first_imgThe suggested policies include workplace parking levies, congestion charging and even constraining road space. Oxford City Councillor Tom Hayes, Cabinet Member for Zero Carbon Oxford, said: “It’s not enough to declare a climate emergency and fail to follow up with action. “I strongly welcome this facts-first report which gives the councils that I work with more of the solutions they need to meet the climate crisis. Some of the suggested policies will be challenging to implement, but we must rise to the challenge. Although the report made no specific requests or references to Oxford University, there is a general call to use public investment to minimise inequality. They assert that the changes currently being made fail to meet the pace of what is required to avoid environmental collapse. Additional proposed edits to the county include a new tram railway service, a set of long-distance bike routes, the re-inclusion of beavers in the county’s ecosystem, and a new electric vehicle plant in Cowley. In one example, a pair of friends decide to eat out at a restaurant. Unusually, they decide that they will eat from the restaurant’s “meat” page. In this alternative society, meat has become a rare experience which is described as “strange and different.’’ “It’s not just about getting serious about becoming a zero carbon county it’s also about enjoying cleaner transport, homes to be proud of, and greener spaces.” Friends of the Earth Oxford begin the report by setting out the need for dramatic and fundamental changes to address climate collapse. Friends of the Earth, an international network of environmentalist organisations, has published a new report entitled “Fast Forward Oxfordshire” detailing their vision of a sustainable Oxford by the year 2040. Aside from combatting climate change, the report makes the case for a range of societal changes intended to improve universal quality of life and encourage a “safer” society. “More than 4,200 square metres of solar power panels have been installed across the University estate. “We know there is more to be done and will continue to work with partners across Oxfordshire on actions to tackle climate change.”center_img Published earlier this week, the report highlights the magnitude of the impending climate breakdown and outlines steps which must be taken on both a local and national level in government to deliver a fairer and healthier society. For example, Fast Forward Oxfordshire says that travellers should be pushed away from cars towards more sustainable means of transport, like trains or cycling. While commuters are driven away from driving, cycling and rail infrastructure should be improved, including the commissioning of new rail links and re-commissioning of old, now disused rail lines. A spokesperson for the University of Oxford said: “The University, our staff and our students are deeply engaged in improving our sustainability. It also promotes the advantages of harnessing the spending power of ‘anchor institutions’ which includes universities. “Through our Green Impact scheme, around 6,500 members of staff and students have taken actions to encourage more sustainable workplaces. Our Student Switch-Off campaign, which encourages practical energy saving and recycling, involves more than 3,000 students every year. “The University has invested over £4 million in carbon reduction projects and emissions have fallen steadily since 2010, despite a large expansion in the size of the University estate. “The University switched to a 100% wind power supply from Scottish Power in 2017, for which we pay a premium. Divided into six sectors: homes & settlements, transport, work, energy, food, and nature, each section begins with a short description of an ordinary scenario in 2040, but whose artefacts differ drastically from contemporary life. last_img read more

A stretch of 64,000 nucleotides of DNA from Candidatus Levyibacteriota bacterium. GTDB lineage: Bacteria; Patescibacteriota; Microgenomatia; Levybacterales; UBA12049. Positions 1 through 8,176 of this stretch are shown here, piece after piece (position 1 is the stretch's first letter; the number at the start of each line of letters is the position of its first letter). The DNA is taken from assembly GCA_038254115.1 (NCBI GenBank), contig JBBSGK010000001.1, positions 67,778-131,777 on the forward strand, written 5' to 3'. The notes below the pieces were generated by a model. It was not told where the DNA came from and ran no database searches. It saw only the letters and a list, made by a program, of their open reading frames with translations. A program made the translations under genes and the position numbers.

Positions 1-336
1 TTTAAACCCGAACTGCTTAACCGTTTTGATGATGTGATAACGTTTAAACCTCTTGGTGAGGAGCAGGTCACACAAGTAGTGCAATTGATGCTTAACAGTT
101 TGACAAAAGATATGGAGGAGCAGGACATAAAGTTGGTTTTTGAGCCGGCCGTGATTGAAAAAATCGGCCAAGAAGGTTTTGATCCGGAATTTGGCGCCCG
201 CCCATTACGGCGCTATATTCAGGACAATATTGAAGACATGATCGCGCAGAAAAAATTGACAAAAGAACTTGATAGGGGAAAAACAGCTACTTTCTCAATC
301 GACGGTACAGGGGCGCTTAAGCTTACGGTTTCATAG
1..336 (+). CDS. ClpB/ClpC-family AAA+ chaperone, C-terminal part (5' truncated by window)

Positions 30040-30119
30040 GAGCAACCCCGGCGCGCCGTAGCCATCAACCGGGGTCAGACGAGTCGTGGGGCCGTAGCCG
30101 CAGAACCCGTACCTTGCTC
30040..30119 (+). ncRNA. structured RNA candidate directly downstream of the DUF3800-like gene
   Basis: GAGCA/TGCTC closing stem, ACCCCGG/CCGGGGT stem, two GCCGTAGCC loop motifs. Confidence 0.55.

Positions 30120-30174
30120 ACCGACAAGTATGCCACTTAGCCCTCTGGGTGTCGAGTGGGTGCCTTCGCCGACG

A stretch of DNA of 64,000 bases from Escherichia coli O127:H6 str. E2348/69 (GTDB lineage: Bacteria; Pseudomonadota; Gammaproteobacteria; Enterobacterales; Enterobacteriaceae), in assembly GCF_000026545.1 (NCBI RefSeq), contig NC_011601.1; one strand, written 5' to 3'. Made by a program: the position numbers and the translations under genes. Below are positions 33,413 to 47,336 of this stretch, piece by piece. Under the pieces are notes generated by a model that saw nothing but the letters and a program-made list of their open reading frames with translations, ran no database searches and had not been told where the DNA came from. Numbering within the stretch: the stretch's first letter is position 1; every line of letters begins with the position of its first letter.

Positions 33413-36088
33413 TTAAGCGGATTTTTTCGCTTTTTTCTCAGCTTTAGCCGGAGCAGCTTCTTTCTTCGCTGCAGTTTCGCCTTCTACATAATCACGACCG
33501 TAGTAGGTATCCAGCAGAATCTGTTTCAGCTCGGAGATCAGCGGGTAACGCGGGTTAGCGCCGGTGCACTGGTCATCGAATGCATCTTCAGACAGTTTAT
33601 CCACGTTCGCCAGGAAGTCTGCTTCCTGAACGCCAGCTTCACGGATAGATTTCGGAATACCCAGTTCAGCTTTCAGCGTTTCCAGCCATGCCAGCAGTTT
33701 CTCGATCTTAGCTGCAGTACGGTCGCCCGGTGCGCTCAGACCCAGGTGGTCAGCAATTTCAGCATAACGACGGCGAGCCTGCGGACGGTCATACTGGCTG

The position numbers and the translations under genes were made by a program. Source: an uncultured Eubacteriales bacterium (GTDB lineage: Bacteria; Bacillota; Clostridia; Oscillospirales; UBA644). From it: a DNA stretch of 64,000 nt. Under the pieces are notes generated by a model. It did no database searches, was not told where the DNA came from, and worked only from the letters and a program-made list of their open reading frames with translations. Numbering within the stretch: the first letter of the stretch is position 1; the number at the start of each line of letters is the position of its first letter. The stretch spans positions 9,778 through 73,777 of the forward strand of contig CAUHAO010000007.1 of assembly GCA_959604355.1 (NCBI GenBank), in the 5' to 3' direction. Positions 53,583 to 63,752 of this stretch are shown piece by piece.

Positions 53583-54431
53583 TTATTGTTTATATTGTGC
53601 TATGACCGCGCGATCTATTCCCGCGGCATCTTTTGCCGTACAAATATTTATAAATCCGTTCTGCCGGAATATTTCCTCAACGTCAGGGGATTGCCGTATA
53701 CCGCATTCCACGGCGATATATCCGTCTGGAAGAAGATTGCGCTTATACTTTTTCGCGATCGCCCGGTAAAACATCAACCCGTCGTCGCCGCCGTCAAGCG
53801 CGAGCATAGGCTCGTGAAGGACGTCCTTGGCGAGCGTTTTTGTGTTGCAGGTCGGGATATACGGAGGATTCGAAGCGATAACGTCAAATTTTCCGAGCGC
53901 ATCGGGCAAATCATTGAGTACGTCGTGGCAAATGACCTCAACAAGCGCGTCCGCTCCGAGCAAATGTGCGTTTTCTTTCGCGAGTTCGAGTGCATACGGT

Hundreds Of Students Graduate From The University Of Southern Indiana